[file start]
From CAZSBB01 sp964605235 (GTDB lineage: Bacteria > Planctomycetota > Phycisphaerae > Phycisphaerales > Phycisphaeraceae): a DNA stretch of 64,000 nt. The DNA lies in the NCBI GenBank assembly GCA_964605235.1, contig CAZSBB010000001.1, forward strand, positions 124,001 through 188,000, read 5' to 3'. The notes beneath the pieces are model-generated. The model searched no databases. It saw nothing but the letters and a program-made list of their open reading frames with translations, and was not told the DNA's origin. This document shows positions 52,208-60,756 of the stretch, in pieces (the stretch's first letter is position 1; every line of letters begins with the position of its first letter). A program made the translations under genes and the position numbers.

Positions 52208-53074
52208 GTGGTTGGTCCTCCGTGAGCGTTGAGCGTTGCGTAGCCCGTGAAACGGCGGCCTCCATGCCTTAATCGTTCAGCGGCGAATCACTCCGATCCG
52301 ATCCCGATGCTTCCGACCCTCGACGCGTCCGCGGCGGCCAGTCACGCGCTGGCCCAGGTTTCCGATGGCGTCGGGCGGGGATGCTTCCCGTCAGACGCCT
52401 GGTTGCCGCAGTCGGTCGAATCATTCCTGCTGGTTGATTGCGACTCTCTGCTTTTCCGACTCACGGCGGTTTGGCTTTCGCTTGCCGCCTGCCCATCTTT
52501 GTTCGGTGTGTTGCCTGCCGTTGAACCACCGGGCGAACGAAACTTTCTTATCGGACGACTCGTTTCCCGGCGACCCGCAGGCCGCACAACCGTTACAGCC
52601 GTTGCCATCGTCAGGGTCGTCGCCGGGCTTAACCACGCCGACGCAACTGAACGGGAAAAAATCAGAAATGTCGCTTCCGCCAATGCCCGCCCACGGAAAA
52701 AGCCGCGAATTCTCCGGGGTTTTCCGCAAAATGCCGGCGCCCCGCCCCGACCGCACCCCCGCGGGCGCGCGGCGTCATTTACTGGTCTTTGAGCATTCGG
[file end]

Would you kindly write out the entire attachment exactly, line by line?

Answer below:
From CAZSBB01 sp964605235 (GTDB lineage: Bacteria > Planctomycetota > Phycisphaerae > Phycisphaerales > Phycisphaeraceae): a DNA stretch of 64,000 nt. The DNA lies in the NCBI GenBank assembly GCA_964605235.1, contig CAZSBB010000001.1, forward strand, positions 124,001 through 188,000, read 5' to 3'. The notes beneath the pieces are model-generated. The model searched no databases. It saw nothing but the letters and a program-made list of their open reading frames with translations, and was not told the DNA's origin. This document shows positions 52,208-60,756 of the stretch, in pieces (the stretch's first letter is position 1; every line of letters begins with the position of its first letter). A program made the translations under genes and the position numbers.

Positions 52208-53074
52208 GTGGTTGGTCCTCCGTGAGCGTTGAGCGTTGCGTAGCCCGTGAAACGGCGGCCTCCATGCCTTAATCGTTCAGCGGCGAATCACTCCGATCCG
52301 ATCCCGATGCTTCCGACCCTCGACGCGTCCGCGGCGGCCAGTCACGCGCTGGCCCAGGTTTCCGATGGCGTCGGGCGGGGATGCTTCCCGTCAGACGCCT
52401 GGTTGCCGCAGTCGGTCGAATCATTCCTGCTGGTTGATTGCGACTCTCTGCTTTTCCGACTCACGGCGGTTTGGCTTTCGCTTGCCGCCTGCCCATCTTT
52501 GTTCGGTGTGTTGCCTGCCGTTGAACCACCGGGCGAACGAAACTTTCTTATCGGACGACTCGTTTCCCGGCGACCCGCAGGCCGCACAACCGTTACAGCC
52601 GTTGCCATCGTCAGGGTCGTCGCCGGGCTTAACCACGCCGACGCAACTGAACGGGAAAAAATCAGAAATGTCGCTTCCGCCAATGCCCGCCCACGGAAAA
52701 AGCCGCGAATTCTCCGGGGTTTTCCGCAAAATGCCGGCGCCCCGCCCCGACCGCACCCCCGCGGGCGCGCGGCGTCATTTACTGGTCTTTGAGCATTCGG